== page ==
Some computional geometry in AutoLISP.
Nice example by Daniele Piazza <email@example.com>
Though it's much easier with
(entmake (list '(0 . "POINT")(cons 10 pt)))
(ssmemb (entlast) (ssget "_WP" poly)))
But: the above description is not foolproof with degenerated polygons
(acad's fault) whilst Daniele's method should work with every polygon.
The method (odd/even number of intersections of the polygon with a ray from
the point to infinity) is described at Paul Bourke's famous
Note also that the algorithm described in Sedgewick is wrong!
My eberly arx has this function also,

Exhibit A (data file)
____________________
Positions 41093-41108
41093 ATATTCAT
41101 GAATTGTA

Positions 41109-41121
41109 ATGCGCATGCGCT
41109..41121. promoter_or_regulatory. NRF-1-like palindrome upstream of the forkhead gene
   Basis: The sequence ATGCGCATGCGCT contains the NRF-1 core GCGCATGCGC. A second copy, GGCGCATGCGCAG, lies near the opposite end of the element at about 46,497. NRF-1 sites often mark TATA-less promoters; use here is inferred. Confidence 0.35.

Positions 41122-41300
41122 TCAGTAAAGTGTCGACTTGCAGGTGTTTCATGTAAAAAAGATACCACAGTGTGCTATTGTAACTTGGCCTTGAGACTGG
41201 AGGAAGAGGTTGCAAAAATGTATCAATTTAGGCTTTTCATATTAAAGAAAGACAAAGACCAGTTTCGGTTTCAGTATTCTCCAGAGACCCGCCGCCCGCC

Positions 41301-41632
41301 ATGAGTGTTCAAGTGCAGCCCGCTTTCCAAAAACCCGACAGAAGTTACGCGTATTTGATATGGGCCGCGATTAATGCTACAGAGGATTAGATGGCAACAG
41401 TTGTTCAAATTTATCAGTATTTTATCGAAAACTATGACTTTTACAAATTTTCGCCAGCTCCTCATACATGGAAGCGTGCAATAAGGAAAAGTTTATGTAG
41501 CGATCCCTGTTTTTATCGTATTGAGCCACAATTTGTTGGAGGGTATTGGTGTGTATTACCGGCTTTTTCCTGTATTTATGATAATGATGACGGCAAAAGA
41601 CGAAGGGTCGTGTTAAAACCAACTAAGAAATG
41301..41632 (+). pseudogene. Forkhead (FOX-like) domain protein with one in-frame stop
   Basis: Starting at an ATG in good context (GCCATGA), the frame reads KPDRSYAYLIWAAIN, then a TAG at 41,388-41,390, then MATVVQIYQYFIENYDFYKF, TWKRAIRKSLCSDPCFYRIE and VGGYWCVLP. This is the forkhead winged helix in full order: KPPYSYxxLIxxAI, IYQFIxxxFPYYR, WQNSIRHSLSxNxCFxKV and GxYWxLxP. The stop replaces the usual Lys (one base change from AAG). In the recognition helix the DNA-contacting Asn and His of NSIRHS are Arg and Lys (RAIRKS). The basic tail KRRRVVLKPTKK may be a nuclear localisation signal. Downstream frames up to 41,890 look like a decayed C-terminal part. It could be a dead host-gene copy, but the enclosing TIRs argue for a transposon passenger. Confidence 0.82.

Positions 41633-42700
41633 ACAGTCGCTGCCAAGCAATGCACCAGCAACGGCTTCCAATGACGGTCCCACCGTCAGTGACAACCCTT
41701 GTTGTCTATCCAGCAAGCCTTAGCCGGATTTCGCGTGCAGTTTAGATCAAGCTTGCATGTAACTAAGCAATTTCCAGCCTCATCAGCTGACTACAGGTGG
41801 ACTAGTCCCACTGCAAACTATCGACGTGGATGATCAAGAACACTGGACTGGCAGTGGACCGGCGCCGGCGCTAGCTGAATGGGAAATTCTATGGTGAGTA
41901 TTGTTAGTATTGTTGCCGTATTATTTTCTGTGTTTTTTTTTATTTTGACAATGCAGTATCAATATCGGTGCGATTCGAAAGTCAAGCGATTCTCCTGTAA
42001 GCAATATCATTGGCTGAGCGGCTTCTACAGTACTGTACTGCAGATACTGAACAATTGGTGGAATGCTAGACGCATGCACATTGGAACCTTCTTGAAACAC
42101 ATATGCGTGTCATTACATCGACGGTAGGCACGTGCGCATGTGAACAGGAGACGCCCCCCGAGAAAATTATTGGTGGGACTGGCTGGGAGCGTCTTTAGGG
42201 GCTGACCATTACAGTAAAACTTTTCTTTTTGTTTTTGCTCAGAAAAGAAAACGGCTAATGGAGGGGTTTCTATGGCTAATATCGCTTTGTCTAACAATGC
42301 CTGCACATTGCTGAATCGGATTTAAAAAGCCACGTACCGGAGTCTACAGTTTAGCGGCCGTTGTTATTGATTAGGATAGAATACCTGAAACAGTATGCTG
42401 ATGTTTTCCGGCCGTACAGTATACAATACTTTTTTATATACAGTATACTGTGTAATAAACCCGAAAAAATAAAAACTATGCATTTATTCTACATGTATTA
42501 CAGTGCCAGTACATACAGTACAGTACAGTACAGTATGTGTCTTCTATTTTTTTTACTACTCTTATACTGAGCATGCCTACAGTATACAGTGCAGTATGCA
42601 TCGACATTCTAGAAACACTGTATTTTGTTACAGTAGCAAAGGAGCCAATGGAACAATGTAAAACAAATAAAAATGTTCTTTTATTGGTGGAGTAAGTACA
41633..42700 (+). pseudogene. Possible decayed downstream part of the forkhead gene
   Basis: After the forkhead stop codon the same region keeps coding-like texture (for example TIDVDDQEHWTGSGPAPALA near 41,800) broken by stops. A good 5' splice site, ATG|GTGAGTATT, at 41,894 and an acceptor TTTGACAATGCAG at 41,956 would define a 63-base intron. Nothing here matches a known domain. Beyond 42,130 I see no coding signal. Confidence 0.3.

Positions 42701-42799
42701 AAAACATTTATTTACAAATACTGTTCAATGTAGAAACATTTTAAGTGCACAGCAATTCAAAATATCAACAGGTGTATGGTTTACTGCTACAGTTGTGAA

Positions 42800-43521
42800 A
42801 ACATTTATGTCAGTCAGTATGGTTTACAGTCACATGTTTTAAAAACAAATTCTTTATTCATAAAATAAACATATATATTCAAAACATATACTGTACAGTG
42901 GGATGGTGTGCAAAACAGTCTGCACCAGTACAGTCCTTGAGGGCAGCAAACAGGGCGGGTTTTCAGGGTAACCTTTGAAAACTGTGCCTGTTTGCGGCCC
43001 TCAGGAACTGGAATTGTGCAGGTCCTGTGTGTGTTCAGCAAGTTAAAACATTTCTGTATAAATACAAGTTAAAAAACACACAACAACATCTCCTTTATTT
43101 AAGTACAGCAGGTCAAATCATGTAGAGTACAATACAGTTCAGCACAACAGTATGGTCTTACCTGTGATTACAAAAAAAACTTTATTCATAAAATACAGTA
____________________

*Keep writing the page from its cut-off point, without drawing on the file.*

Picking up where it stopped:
but is not as reliable. (strictly inside or on segment also allowed?)
- SweepLine.lsp by Daniele Piazza.
This is a "SWEEPLINE algorithm to compute all intersection points of n line segments"
(Preparata & Shamos - Computational Geometry: an introduction)
This is again academic code and should be used if you expect a huge
number of lines to intersect and you are looking for all intersection
points. (sweepline) should run in O(n*logn), but the shell sort in
AutoLISP is too slow.
;;; Otherwise a greedy method like this is sufficient:
;;; O(n*2), exactly: O(n*(n-1))
;;; test each line with all other lines
;;; segments: ((p1 p2)(p1 p2)...)
(defun greedy-all-intersections (segments / seg1 rest seg2 pt pts)
(setq rest segments)
(foreach seg1 segments
(setq rest (cdr rest))
(foreach seg2 rest
(if (setq pt (inters (car seg1)(cadr seg1)(car seg2)(cadr seg2) T))
(setq pts (cons pt pts)))))
It is possible to add bulged segments too by extending the data structure